Trends in Child Welfare Outcomes

Report
Trends in
Child Welfare
Outcomes
CA Blue Ribbon
Commission
May1, 2013
The Performance Indicators Project is a collaboration of the
California Department of Social Services and UC Berkeley,
and is supported by CDSS , and the Stuart Foundation.
National Trends
National data are from AFCARS
In CA, the number of children in care (ages 0-17) has been
declining as exits have continually exceeded entries. The
decline is now leveling off.
Throughout these slides, CA data are from the CWS/CMS Dynamic Report System at
http://cssr.berkeley.edu/ucb_childwelfare/default.aspx National data are from AFCARS
Balancing safety and permanency: The absence of
repeat maltreatment (a measure of child safety)
has increased slightly in CA. For this measure, higher is
better.
State and Counties
CHILDREN ENTERING CARE
Key Questions: Entries
• What is the entry rate – by age/race?
• Are entries increasing/decreasing? for all
groups?
• How many children enter and exit within just a
few days?
• What are the reasons for removal?
• What strategies/service are in place/planned to
reduce entries (and re-entries) into care?
At the state level,
there has been little
change in the rate of
entry. Like other
jurisdictions, rates
are highest for
infants, and African
American and
Native children
At the county level, there are very different trends in
entry rates
State and Counties
PERMANENCY
Key Questions: Permanency Outcomes
•What proportion of children entering care
will eventually reunify? Within 12 months?
•For children who do not return home within
a year, what proportion exit to permanency
(reunification, adoption, or guardianship)
within 2 years, 3 years etc…
•Are there differences by age/race?
•Is the trends changing over time?
Achieving Permanency
TIMELY REUNIFICATION
The likelihood of timely reunification in California is similar to
the national median – this measure varies considerably across
states.
The likelihood of timely reunification in California is similar to
the national median and there has been little change in
recent years.
Timely reunification must be considered in context
with re-entries into care
Achieving Permanency
CHILDREN AND YOUTH IN
CARE FOR LONGER PERIODS
OF TIME
California’s performance on this measure is below the national
median – this measure varies considerably across states.
Children who have already been in care two years
or more – What proportion will exit to permanency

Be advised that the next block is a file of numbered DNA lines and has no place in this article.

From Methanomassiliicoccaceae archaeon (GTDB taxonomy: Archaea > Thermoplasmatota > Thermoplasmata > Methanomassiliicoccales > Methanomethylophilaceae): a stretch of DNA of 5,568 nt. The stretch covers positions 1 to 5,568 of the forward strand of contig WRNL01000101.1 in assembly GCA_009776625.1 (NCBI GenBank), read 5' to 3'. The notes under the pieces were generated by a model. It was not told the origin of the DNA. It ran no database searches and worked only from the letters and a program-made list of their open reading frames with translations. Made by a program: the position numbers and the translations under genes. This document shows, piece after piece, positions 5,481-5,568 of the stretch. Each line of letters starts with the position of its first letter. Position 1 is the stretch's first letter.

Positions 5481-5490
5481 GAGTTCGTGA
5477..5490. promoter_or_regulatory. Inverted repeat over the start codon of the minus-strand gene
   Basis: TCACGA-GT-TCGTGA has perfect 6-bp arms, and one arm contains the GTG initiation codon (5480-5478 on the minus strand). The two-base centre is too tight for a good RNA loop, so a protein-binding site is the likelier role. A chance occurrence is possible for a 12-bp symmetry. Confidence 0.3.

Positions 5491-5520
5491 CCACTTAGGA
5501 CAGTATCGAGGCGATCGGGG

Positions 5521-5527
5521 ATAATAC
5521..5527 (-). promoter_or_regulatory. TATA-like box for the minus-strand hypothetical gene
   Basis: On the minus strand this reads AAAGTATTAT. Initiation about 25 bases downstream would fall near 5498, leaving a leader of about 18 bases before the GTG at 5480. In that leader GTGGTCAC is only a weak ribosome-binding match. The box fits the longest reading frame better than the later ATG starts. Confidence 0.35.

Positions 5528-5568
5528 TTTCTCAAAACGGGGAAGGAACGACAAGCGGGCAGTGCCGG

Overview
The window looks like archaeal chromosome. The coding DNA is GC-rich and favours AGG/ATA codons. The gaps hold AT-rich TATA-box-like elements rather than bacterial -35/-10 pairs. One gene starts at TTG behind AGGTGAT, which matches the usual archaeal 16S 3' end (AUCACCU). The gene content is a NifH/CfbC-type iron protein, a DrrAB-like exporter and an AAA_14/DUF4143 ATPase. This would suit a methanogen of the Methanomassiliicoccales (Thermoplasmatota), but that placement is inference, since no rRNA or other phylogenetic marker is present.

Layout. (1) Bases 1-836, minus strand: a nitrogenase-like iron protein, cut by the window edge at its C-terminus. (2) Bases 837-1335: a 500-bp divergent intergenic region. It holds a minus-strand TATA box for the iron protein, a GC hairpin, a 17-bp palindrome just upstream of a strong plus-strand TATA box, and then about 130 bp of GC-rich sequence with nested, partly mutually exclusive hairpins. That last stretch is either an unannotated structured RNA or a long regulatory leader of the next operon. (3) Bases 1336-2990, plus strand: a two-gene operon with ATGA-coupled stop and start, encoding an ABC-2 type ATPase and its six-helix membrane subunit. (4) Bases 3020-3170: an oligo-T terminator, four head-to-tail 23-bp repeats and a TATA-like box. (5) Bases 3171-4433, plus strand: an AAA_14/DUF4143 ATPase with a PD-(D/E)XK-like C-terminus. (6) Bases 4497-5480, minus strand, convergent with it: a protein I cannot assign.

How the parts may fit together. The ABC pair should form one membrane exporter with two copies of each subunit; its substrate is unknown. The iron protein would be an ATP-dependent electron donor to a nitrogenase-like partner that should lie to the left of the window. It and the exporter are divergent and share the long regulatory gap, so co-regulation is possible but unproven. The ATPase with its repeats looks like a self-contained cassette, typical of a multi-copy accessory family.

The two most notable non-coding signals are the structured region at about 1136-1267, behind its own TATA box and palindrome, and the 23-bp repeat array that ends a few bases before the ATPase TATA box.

during the year that follows?
Performance on this measure varies
dramatically by age
Achieving Permanency
AB 12: NON MINOR
DEPENDENTS
Large increase in 18-20 year old FC population
driven largely by SILP placements (AB12)
Children 18-20 Years Old in Foster Care
1,000
PIT Caseload
5,000
900
800
600
500
2,500
400
300
Total
Kin
200
FFA
Ct Specified Home
100
Guardian - Other
0
2013
2012
2011
2010
2009
2008
2007
2006
0
2005
Number of Children
700
SILP
Los Angeles
Marin
Nevada
Humboldt
Lassen
Butte
Santa Barbara
California
San Bernardino
Yuba
Santa Clara
Alameda
Orange
San Diego
San Francisco
Shasta
Amador
Trinity
Contra Costa
Santa Cruz
El Dorado
Sacramento
Merced
Tehama
Lake
Solano
Fresno
Riverside
San Joaquin
Ventura
San Luis Obispo
Calaveras
Stanislaus
San Mateo
Madera
Placer
Sonoma
Kern
Monterey
Mendocino
Wide variability across counties for percent increase
in 18-20 year old FC population (AB12)
PIT Percent Increase 2012 - 2013
200%
175%
150%
125%
100%
75%
50%
25%
0%
Large drop in 17-18 Year Olds formerly exiting to
emancipation or other non-permanent exit (AB12)
Exits Per Year: Children 17-18 Years Old
5,000
3,000
Disch to Perm
Emancip./Other
Total Exits
2,000
1,000
2012
2011
2010
2009
2008
2007
2006
0
2005
Number of Children
4,000
Dependency Court Data in CA
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Excel Tool
Court-related variables
Developed User’s Guide
Includes voluntary & court-ordered placements
Convenient access to selected summary data
Making data relevant to non-researchers
Allows for statewide comparison
Allows courts & child welfare to align outcome
measures
County Data Profiles for the Courts
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California Judicial Branch website: http://www.courts.ca.gov/brc.htm#acc18886
Thank you! Please contact us with any additional
questions
Daniel Webster: [email protected]
Melissa Correia: [email protected]

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